‘Sterlite’s plea to open plant’s not maintainable’

Here in the National Green Tribunal, the Tamil Nadu Pollution Control Board pleaded for not to hear an appeal of Vedanta Group firm, Sterlite Industries Limited, against its order directing closure of the company’s copper smelting plant in Tuticorin district of Tamil Nadu.

The TNPCB contended that Sterlite’s plea is not maintainable in the Tribunal (NGT) as the company had bypassed the appellate authority set up under the statute to hear the appeals.

Countering the contention, Sterlite said as there was no functional appellate authority in existence when TNPCB’s order was passed, it was justified in directly moving to the NGT.

The group company of UK-based Vedanta Resources urged the NGT to decide the issue of maintainability of its appeal and also whether the TNPCB’s May 30 order for closure of the copper plant be upheld or not as the unit is incurring a loss of Rs 50 crore per day.

A Bench headed by NGT Chairperson Justice Swatanter Kumar, which was prepared to reserve orders on whether it should hear the appeal, decided to continue hearing arguments on whether the TNPCB’s order be upheld or set aside.

The Bench will hear further arguments on May 16.

During the proceedings, senior advocate C A Sundaram, appearing for Sterlite, argued that its appeal is maintainable as when the plant was ordered to cease operations, there was no functional appellate authority in existence and challenges to TNPCB’s orders were being heard by the NGT’s Chennai Bench.

He said the appellate authority was non-functional as it had only a single member on its Bench as against the requisite strength of three members.

Counsel for TNPCB, however, contended that the company should have gone to the High Court seeking constitution of the appellate authority instead of directly approaching the NGT which was not provided for under the statute.

No interim relief to Sterlite for operating plant: NGT

To grant any interim relief to UK-based Vedanta Group company, Sterlite Industries Ltd, to commence operation of its copper smelting plant in Tamil Nadu’s Tuticorin district has been refused by the National Green Tribunal.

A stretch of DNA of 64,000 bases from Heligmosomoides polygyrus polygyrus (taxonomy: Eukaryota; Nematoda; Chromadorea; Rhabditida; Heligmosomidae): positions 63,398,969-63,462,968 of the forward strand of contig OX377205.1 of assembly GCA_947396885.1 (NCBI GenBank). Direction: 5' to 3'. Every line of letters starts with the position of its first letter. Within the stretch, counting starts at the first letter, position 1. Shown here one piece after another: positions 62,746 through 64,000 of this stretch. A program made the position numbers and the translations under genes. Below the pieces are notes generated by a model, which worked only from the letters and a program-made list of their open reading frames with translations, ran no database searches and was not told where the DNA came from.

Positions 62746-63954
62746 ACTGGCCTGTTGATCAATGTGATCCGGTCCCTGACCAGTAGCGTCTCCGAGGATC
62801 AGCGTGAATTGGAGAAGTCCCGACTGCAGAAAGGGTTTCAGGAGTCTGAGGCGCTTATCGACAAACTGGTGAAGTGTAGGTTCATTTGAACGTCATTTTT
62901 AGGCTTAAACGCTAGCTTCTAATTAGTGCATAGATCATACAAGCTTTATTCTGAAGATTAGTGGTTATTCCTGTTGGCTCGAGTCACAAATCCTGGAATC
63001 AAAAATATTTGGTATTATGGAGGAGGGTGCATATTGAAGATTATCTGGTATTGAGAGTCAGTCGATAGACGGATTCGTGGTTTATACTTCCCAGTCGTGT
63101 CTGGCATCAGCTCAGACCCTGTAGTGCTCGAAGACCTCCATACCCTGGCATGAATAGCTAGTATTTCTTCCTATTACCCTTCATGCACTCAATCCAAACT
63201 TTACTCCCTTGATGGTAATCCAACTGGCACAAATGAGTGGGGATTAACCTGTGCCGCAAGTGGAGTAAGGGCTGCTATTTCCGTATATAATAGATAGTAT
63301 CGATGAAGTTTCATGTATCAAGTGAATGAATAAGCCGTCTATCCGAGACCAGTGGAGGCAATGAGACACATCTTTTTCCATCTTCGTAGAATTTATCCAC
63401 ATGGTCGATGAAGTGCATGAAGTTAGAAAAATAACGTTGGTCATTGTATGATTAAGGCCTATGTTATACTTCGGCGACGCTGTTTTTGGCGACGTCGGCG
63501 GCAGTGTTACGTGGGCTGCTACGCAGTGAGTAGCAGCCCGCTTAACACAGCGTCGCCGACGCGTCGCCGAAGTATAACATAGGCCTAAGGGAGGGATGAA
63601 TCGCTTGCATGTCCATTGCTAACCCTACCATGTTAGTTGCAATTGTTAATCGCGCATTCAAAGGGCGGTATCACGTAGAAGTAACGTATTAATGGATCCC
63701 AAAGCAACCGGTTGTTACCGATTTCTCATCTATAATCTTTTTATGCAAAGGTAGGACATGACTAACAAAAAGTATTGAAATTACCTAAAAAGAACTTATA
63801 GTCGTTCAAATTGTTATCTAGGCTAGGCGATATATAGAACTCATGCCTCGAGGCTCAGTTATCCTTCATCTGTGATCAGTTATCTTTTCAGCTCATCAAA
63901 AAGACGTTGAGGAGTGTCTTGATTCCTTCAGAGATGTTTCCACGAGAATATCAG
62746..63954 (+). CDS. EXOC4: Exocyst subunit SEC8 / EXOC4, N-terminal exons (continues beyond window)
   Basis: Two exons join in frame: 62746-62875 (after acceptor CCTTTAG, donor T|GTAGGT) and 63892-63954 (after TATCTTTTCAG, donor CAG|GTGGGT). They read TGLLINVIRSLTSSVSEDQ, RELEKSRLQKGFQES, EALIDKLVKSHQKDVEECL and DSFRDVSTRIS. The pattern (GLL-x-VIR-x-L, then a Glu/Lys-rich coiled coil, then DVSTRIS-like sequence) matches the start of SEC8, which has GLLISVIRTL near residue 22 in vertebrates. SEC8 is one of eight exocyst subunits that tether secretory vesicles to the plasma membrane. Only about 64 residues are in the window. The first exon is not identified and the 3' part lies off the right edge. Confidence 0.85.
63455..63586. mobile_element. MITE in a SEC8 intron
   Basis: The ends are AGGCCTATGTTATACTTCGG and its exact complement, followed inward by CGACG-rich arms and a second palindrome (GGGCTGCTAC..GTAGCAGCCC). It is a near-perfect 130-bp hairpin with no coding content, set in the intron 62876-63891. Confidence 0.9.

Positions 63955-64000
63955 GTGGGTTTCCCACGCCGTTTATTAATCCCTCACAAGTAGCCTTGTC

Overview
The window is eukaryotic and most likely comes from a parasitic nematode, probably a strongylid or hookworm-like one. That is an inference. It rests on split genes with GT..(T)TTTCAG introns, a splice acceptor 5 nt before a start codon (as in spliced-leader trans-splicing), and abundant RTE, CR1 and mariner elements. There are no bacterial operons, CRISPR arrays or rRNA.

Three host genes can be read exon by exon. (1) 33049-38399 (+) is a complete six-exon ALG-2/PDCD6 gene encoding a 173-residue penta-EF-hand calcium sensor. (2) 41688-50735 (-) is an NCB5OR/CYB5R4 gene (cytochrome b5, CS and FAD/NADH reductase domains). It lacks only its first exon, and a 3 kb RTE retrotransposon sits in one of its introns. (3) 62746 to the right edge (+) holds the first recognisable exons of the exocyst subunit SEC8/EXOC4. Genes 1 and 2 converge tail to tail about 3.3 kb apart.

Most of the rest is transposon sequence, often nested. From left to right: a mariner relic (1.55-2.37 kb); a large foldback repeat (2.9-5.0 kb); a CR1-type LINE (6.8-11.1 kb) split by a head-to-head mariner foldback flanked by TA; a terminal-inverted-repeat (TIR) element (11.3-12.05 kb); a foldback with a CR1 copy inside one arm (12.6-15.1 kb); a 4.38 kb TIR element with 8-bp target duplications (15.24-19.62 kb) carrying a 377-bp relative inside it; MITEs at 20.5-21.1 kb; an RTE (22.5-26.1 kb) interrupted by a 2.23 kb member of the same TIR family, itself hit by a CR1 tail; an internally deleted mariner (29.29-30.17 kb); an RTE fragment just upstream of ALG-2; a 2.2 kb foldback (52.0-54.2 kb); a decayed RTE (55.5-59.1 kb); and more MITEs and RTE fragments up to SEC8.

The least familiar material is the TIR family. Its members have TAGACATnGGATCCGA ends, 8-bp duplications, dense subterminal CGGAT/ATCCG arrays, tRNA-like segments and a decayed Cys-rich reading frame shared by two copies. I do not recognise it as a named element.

A bench headed by (NGT) Chairperson Justice Swatanter Kumar said even though the expert committee report said the emission and ambient air quality were within prescribed limits, there is no “justification” for allowing the plant to start operating as there were claims of gas leakage from the industrial unit.

“We have perused the report. It appears that the stack and ambient air quality are within prescribed parameters. Counsel for Tamil Nadu Pollution Control Board (TNPCB) and interveners contend there have been instances of gas leakage. Therefore, despite the report, there is no justification for vacation of stay,” according to the bench.

The Tribunal was hearing the appeals of Sterlite seeking stay on the order of closure of its plant by TNPCB and the disconnection of power supply to its unit.

Sterlite has sought commencement of operations, saying it was incurring a loss of Rs five crore per day.

Counsel for TNPCB opposed Sterlite’s appeal, saying it is not maintainable as the company should have first approached the state appellate authority against the orders of the pollution control board.

Vaiko, the General Secretary of Marumalarchi Dravida Munnetra Kazhaga (MDMK), who is a party in the case, also opposed Sterlite’s plea to commence operations.

Vaiko contended that emission from the plant is likely to cause harm to the environment and the general public.

The NGT will now on May 14 hear arguments on maintainability of the plea and in the meanwhile has directed its registry to provide copies of the expert panel’s report to all the parties.